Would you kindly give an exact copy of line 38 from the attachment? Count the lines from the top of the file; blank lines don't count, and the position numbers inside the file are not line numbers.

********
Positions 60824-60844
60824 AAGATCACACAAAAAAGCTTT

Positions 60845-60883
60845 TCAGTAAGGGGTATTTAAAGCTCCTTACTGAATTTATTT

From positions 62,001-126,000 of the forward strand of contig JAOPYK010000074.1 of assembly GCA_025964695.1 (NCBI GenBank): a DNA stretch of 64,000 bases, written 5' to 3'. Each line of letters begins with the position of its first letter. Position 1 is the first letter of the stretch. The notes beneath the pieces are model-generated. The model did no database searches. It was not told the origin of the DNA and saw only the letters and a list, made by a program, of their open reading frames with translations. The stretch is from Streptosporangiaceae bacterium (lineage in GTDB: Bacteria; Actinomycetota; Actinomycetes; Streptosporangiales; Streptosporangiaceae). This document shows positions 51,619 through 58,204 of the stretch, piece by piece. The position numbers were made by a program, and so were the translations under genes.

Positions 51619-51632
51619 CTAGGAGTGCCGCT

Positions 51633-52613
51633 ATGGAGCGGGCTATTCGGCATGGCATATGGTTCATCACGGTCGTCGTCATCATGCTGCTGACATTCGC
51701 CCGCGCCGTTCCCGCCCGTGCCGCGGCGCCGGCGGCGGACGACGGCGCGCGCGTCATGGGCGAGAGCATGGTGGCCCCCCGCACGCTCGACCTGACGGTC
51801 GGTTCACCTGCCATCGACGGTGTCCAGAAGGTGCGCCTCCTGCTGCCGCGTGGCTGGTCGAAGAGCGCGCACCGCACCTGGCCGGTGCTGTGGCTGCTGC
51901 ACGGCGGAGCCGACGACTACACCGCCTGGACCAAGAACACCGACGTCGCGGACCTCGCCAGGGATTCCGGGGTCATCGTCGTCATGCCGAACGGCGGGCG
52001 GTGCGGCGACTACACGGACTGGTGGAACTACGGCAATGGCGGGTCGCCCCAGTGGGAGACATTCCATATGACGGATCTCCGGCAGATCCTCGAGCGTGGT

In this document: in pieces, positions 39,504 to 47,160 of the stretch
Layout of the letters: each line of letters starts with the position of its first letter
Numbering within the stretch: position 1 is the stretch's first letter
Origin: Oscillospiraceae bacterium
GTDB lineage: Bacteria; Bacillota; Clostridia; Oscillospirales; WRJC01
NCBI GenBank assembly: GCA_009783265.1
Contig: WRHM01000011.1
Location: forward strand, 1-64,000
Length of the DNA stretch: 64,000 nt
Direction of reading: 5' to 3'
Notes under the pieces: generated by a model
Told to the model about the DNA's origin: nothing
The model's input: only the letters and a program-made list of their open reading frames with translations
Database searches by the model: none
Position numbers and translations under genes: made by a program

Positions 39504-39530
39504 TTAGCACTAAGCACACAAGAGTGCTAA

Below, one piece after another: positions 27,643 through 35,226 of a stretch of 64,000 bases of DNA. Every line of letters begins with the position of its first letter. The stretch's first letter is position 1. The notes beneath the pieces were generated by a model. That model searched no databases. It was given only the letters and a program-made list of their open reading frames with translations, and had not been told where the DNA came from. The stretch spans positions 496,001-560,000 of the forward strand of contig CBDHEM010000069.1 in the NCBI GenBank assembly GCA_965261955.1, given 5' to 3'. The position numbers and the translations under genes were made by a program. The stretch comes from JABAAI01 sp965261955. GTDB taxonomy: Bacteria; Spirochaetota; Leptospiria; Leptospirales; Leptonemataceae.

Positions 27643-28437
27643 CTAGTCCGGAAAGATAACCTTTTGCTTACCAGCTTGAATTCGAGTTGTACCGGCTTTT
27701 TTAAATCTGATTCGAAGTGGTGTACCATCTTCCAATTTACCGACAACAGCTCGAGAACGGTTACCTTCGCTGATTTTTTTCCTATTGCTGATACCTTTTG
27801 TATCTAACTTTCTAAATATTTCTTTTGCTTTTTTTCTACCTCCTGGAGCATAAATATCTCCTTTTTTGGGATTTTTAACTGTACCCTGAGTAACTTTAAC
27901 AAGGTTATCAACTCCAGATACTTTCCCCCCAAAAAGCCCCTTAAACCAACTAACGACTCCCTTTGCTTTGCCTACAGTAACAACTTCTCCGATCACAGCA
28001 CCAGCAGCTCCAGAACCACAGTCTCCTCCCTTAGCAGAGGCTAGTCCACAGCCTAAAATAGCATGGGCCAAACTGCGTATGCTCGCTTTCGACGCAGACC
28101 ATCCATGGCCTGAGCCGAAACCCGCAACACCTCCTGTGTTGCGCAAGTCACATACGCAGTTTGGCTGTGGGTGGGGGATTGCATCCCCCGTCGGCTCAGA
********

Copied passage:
28101 ATCCATGGCCTGAGCCGAAACCCGCAACACCTCCTGTGTTGCGCAAGTCACATACGCAGTTTGGCTGTGGGTGGGGGATTGCATCCCCCGTCGGCTCAGA